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Biometrics and IoT (Internet of Things) technologies represent a symbiotic match that together will drive further IoT adoption, according to techzone360.com evaluation.
The IoT market proliferates, connecting more and more homes, cars and various devices, while the potential security risks and attack vectors are also on the grow.
At the same time, biometric technology is being adopted at a fast rate, with analysts estimating the biometrics market will reach $30 billion by 2021. Analysts also predict a revenue shift alongside this growth, with biometrics to veer away from the governmental sector and migrate to the consumer and financial services sectors. To name just a few examples, Apple’s newly-introduced Macbook Pro includes Touch ID, and Mastercard recently launched selfie-pay.
Deploying IoT security requires a solution that relies on the strongest authentication. While passwords and PINs are easily forgotten or guessed, or can easily be stolen and misused, biometric authentication seems like a good alternative.
However, biometric authentication also brings in another major concern for companies: protecting that biometric data from hackers. Cavalier use of biometric data is even riskier than the way passwords or credit card numbers already occurs. You can replace those numbers, have your bank cancel compromised accounts and open new ones, but you can’t get a new fingerprint or change your retinal scan.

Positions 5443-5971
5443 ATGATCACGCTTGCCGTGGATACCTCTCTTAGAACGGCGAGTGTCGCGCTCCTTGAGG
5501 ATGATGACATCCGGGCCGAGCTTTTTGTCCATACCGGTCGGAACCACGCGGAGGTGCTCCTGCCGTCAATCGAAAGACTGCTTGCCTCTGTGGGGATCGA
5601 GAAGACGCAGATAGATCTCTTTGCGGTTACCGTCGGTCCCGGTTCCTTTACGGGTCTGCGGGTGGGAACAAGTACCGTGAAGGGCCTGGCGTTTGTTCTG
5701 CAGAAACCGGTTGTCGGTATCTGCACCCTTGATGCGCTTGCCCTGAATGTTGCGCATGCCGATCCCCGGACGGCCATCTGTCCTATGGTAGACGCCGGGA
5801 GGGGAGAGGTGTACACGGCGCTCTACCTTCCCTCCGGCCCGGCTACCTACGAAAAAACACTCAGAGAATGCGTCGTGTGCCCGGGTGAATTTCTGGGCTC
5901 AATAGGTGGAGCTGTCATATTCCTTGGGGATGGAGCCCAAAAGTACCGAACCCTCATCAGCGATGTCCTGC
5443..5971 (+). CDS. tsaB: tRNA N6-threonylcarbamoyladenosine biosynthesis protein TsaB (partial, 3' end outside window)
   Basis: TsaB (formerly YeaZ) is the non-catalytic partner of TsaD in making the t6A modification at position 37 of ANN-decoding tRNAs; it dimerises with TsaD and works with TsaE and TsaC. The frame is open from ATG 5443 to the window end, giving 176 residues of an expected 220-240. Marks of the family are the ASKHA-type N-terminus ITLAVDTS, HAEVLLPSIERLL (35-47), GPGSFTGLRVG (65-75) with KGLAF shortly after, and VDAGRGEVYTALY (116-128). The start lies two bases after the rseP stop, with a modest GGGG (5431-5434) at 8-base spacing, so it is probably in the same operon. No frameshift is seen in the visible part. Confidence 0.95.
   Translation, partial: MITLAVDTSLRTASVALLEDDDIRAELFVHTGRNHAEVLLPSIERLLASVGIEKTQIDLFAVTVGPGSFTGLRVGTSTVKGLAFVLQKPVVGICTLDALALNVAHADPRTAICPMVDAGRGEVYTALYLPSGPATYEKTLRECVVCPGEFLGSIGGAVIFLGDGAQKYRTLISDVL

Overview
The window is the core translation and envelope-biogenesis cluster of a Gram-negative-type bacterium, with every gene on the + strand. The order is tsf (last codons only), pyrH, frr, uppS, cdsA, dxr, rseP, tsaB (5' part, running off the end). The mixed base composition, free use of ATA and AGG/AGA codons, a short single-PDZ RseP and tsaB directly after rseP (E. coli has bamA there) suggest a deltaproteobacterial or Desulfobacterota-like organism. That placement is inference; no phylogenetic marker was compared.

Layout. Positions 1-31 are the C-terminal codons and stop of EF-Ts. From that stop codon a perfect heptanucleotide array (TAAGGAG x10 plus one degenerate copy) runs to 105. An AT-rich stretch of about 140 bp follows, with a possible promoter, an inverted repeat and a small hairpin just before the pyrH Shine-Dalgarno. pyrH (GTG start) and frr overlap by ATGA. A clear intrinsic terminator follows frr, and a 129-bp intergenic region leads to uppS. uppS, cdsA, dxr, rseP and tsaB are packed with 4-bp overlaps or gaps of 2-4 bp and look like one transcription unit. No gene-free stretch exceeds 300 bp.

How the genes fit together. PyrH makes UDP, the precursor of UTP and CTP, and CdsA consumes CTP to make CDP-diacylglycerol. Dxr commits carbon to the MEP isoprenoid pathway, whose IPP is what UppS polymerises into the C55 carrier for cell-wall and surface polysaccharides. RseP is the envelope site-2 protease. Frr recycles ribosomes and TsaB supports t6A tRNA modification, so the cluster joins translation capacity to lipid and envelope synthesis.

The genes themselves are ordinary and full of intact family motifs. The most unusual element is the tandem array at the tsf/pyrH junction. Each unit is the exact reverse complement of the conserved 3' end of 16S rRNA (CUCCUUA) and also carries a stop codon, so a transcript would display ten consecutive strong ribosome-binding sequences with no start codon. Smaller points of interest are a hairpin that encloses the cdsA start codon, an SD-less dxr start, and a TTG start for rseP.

According to techzone360.com, a central repository of the biometric data can be target for malicious activity. Alternatively, in a decentralized system, no two persons’ biometric data is stored in the same place. Users can authorize transactions and permissions via mobile, on-device, across the IoT without exposing sensitive data to the Internet.
With biometric tokenization, the actual fingerprint or other biometric data is translated into a meaningless rendering that can be safely stored on a user’s mobile device. When needed, a cryptographic challenge-response function allows a verifier to be drawn from the biometric and sent via cloud or Bluetooth to activate the log-in, vehicle start, or any other function the mobile app is designed to perform.
While biometric tokenization may not solve all IoT security problems, it can complement the IoT especially since, absent passwords, it offers the seamless user experience that IoT adoption requires, when implemented properly and with the aforementioned redundant safeguards in place.
Various security solutions for the Internet of Things network will be presented at the forthcoming conference on IoT on November 23, 2016, along side the applications within the framework of the Safe City.